So what do most classic cocktails have in common? If there’s one thing that cocktail origins usually share, it’s debate—endless debate about the specific creator of each drink, with a wealth of colorful (occasionally wrong) historical anecdotes. Sorry, the Manhattan wasn’t created by Winston Churchill’s mother—no one really knows who came up with that one.

It’s worth mentioning that interest in cocktail history is growing, and new documents and revelations are still being uncovered in dusty attics and basements. But these three, featured classic cocktails have fairly well established histories. So let’s take a look back and find out where a few of our favorite recipes came from.

The Old Fashioned cocktail

The Old Fashioned

While drinks had been referred to before as “old fashioned,” the history behind the first recorded whiskey cocktail called the Old Fashioned is a little more straightforward. The important thing to remember about the Old Fashioned is that ‘Old’ is a relative term. Like, relative to the late 1800s old. The Old Fashioned is old enough that it was once considered a medicinal tonic. But it was always an alternative for people who didn’t enjoy their spirits straight.

While variations of the recipe made with different spirits are considerably older, the whiskey version of the Old Fashioned is often credited to a bartender at Louisville’s famous Pendennis Club. It was allegedly created in 1891 to honor noted distiller James E. Pepper, who was said to have introduced the recipe to New York City’s Waldorf-Astoria Hotel bar. From there, its popularity began to spread.

Shortly after Prohibition, a man calling himself “Old Timer” wrote a letter to the editor at The Times. He made an impassioned plea to the bartenders of New York, asking them to embrace and honor the traditional recipe of the Old Fashioned. Why is this relevant? Because Old Fashioned recipes have varied over the generations. Some people add cherries, and Wisconsinites often make theirs with brandy. So to honor the spirit of this anonymous post-prohibition traditionalist, we’ll present a more traditional Old Fashioned recipe below.

1 dash Angostura bitters
1 tsp. mineral water
1 tsp. sugar (or one sugar cube)

Tools: mixing glass, strainer
Glass: old-fashioned glass
Garnish: twist of lemon

Pour the bitters, sugar and water into a mixing glass half-filled with cracked ice. Stir well until the sugar is dissolved. Strain over cracked iced in an old-fashioned glass. Add ANGEL’S ENVY and stir well. Garnish with a twist of lemon.

mint juleps
Photo by Jeremy T. Hetzel

The Mint Julep

Like so many classic cocktails, the Mint Julep’s history is a vast series of smaller tributaries flowing together into the mighty river of whiskey that we know today. The term ‘Julep’ most likely originated with the Arabic word ‘Golâb,’ which meant ‘rose water.’ That word in turn gradually changed into ‘julab,’ which became associated with sweet, medicinal drinks. Eventually though, everyone settled on ‘julep,’ and variations of this drink spread across Europe. Naturally enough, alcohol began to find its way into the recipes.

By the 1800s, the julep had crossed the Atlantic and was planting deep roots throughout the American south, particularly in Kentucky. Paired with local mint leaves, mint juleps were frequently made with a variety of spirits before being gradually eclipsed by bourbon, due in no small part bourbon’s relatively lower cost at the time, and the eventual influence of the Kentucky Derby.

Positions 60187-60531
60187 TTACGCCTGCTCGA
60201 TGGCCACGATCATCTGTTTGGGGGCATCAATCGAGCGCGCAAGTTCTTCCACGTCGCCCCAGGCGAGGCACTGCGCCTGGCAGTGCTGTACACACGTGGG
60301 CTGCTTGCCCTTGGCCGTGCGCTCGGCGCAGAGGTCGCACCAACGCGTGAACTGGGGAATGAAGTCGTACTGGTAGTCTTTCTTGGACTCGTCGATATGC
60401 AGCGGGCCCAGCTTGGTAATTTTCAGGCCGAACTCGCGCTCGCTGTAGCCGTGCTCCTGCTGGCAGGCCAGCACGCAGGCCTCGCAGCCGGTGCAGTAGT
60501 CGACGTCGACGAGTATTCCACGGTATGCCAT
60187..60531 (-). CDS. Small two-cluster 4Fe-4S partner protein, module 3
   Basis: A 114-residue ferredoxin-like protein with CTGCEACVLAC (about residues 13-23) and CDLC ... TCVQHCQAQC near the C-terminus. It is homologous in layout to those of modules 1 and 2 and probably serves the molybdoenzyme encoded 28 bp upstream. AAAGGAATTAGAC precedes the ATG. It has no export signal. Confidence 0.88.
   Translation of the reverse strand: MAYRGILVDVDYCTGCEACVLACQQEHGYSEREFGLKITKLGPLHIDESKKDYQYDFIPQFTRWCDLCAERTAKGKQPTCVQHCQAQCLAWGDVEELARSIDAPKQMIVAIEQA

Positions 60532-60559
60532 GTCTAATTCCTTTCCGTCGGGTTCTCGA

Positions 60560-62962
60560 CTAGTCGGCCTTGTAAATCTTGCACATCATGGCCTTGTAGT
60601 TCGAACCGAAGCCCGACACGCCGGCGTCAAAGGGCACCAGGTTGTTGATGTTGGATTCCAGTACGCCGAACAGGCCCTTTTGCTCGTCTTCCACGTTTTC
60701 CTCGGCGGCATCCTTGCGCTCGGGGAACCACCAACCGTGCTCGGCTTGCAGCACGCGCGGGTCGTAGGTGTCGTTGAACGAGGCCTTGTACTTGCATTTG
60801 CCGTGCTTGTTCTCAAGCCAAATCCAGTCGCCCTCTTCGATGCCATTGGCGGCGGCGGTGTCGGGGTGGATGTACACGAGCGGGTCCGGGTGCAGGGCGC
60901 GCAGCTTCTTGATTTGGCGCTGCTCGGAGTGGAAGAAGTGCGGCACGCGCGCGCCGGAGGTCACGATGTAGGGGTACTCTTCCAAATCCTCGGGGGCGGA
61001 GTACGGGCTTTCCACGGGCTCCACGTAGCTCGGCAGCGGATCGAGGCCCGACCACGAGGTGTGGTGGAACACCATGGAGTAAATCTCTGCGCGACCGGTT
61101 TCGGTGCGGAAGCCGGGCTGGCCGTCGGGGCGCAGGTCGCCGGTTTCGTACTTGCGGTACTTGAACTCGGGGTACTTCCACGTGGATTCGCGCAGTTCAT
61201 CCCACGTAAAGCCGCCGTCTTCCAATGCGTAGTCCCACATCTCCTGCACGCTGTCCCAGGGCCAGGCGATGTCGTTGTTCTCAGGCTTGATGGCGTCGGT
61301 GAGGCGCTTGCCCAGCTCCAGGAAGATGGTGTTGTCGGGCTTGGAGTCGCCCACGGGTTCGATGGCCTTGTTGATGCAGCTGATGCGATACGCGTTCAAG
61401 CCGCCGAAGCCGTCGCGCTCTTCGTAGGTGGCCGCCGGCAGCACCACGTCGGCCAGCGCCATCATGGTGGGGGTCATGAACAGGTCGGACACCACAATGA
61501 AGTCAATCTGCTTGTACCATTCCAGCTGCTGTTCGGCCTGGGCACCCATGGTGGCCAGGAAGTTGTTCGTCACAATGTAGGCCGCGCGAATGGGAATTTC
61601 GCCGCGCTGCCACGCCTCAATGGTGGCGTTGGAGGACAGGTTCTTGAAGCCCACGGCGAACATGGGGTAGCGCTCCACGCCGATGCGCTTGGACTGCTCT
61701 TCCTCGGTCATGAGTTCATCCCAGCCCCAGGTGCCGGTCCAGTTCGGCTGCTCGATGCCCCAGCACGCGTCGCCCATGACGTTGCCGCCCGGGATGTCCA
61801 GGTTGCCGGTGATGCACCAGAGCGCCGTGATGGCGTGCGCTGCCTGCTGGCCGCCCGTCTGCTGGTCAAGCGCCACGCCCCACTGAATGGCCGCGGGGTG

While Churchill Downs had been serving the mint julep since the mid 1870s, it wasn’t until 1938 that the Kentucky Derby became widely associated with its now signature cocktail. For accuracy’s sake, it’s worth noting that the current official mint julep of the Kentucky Derby is made with a Kentucky whiskey, and not actual bourbon. But everywhere else, bourbon is widely held as the spirit of choice.

2 ½ oz. ANGEL’S ENVY Bourbon Finished in Port Wine Barrels
Leaves from 4 to 5 mint sprigs
2 sugar cubes (or ½ oz. simple syrup)

Tools: muddler
Glass: chilled julep cup, Collins glass or double old-fashioned glass
Garnish: mint sprig

Place the sugar or syrup with the mint leaves in the bottom of the chilled cup. Muddle well to release the mint’s essence and dissolve the syrup. Add ANGEL’S ENVY. Fill the glass with crushed ice and stir until the glass becomes frosty.



The Boulevardier was once the toast of a golden age—1920s Paris. While credit for the cocktail is often given to Harry McElhone, the proprietor of Harry’s New York Bar in Paris, he names Edward Erskine Gwynne as the original creator.

Edward Gwynne was a wealthy young American drawn to Paris by the lure of expatriate luminaries and wild nightlife. He published a literary magazine called Boulevardier, which featured a full back-page section called “Barflies and Cocktails.” His literary contributions may be largely lost to time, but you can still drink to Edward’s legacy with his unforgettable cocktail.

Some might dismiss this drink as a simple variation of the Negroni, but it’s an unusually versatile cocktail. The Boulevardier is perfect for the summer months, or for remembering the sun during cold, dark winters. But no matter the season, it’s exceedingly drinkable and well worth sampling for yourself.

1 ½ oz. ANGEL’S ENVY Bourbon Finished in Port Wine Barrels
1 oz. Campari
1 oz. sweet vermouth

Tools: mixing glass, strainer
Glass: cocktail glass
Garnish: orange slice, lemon twist or cherry

Stir all ingredients long and well with ice in a mixing glass. Strain into a cocktail glass. Garnish with either an orange slice, lemon twist or cherry.